As I went outward and westward the marks of the flowering spring grew more plentiful. Bayswater and Kensington were bowered in greenery; golden laburnum drooped in every other garden over purple iris, and the lights of red and white may were everywhere. Further west, and from the great green swelling of the chestnuts rose myriads of creamy spires, a gentle warm rain began to fall, and the air was full of odours. From blossoms and green leaves and the springing growth of the hedgerows in lanes and paths near Richmond there rose that sweet scent of late spring and early summer that will make one man glad and another melancholy, according to his humour. And on all sides the chorus of the birds sounded; in Kew Gardens half-a-dozen liquid tongues came singing from the thickets.

Rhododendrons of Kew

The soft rain had scared away visitors; down by the river the long green alleys under overhanging boughs stretched solitary, lawn melted into lawn untrodden and blazed with none to look on them.

They grow these exotic shrubs in a protected valley on high, sloping banks. Mountains of pure white, bursting from rose-tinted buds greet hills of purple, crimson hues breaking from sombre green hills of purple, deep crimsons, red so glaring that it is almost scarlet, then delicate lilac shades; such is the colour entertainment of the rhododendron valley at Kew.

And close at hand is the azalea garden; and here it is as if the earth had blossomed into steadfast flames. From the palest lemon blooms to the deep, still red that is at the heart of the fire, the colour scale moves.

And there are yellows so wan, so dim, so purged of brilliancy that they have almost the solemn sadness of sackcloth, and red azaleas that are like fallen, faded leaves that lie on the ground in autumn; there are hues that seem to defy all naming, that are rather the “harmonics” of colour than actual colours.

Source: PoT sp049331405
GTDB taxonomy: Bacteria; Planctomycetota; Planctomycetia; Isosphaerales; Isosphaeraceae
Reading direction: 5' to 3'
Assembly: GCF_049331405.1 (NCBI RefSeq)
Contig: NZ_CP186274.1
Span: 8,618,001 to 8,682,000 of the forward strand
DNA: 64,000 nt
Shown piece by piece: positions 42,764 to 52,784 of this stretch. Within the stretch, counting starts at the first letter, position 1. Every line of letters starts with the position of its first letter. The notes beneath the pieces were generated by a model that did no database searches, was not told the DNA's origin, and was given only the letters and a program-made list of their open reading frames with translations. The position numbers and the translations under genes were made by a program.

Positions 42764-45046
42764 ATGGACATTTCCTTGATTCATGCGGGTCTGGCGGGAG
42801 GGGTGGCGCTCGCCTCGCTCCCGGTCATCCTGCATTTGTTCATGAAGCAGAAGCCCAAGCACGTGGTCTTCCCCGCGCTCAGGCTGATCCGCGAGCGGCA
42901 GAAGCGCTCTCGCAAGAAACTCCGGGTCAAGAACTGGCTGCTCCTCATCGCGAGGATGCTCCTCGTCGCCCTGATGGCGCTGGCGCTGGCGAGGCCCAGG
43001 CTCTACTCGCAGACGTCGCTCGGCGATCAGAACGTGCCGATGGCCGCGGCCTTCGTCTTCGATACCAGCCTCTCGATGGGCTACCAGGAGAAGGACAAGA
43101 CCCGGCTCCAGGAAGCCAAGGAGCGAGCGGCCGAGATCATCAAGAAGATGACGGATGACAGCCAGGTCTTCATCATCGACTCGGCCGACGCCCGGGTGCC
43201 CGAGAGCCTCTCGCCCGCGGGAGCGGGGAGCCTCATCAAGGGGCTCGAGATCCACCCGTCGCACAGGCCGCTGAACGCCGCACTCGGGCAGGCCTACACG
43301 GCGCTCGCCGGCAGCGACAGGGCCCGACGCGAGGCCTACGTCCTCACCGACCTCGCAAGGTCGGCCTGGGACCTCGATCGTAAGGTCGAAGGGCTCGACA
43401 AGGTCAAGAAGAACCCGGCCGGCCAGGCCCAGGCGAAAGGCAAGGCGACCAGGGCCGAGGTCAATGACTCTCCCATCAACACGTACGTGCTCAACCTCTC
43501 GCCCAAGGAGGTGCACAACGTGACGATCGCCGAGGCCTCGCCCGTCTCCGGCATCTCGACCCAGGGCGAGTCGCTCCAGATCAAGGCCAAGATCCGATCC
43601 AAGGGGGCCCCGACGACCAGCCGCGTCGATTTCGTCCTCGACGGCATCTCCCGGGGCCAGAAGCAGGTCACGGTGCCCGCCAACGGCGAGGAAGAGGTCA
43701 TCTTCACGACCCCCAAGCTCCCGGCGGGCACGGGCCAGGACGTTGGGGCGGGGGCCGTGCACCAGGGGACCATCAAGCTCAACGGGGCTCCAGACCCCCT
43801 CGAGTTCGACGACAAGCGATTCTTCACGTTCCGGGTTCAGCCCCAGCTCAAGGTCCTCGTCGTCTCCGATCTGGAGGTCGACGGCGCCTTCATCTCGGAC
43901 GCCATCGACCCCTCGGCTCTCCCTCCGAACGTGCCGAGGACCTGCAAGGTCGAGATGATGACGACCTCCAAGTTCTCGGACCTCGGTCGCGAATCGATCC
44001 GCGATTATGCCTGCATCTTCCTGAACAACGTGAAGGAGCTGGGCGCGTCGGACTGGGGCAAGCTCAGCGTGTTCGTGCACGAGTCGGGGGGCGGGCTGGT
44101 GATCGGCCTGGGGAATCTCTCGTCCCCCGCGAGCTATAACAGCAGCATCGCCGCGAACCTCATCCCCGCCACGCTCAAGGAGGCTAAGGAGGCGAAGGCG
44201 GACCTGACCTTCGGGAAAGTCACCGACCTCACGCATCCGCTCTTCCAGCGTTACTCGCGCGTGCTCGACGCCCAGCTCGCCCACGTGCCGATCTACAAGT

And everywhere one sees that the procession of the year speeds splendidly and apace. The lilac begins to fade and turn brown, while we talk of “Chestnut Sunday” the river path between Kew and Richmond is pink and snowy with fallen chestnut blossoms. In the hedgerows the sheaths of the dock are swollen, and in the fields the grasses are already thick with the coloured dust that is their blossom.

The Universal Green

And amidst all this show of the blossoming springing year, there is this thought that occurs to me. I say I am looking at green everywhere, as if green were one colour; but as I look I perceive that I am using one word for innumerable shades. There is the grave green of the willow leaves, the vivid, piercing hue of the chestnut boughs that spring from the root of the tree, a tinge of purple on the sycamores, a deep, full green on the spreading dock-leaves, something of yellow in the plane tree foliage; and so on, and so on, without end.

And here is the point. We say sometimes that the Romans had no acute colour sense, because in Latin a white swan is “purple” and men’s lips are “purple,” and the Tyrian scarlet—the colour of the uniform of an officer in the Life Guards—is “purple.”

But are we much more discriminating, when we class shades so various under one common name of “green”?

A Midsummer Night’s Dream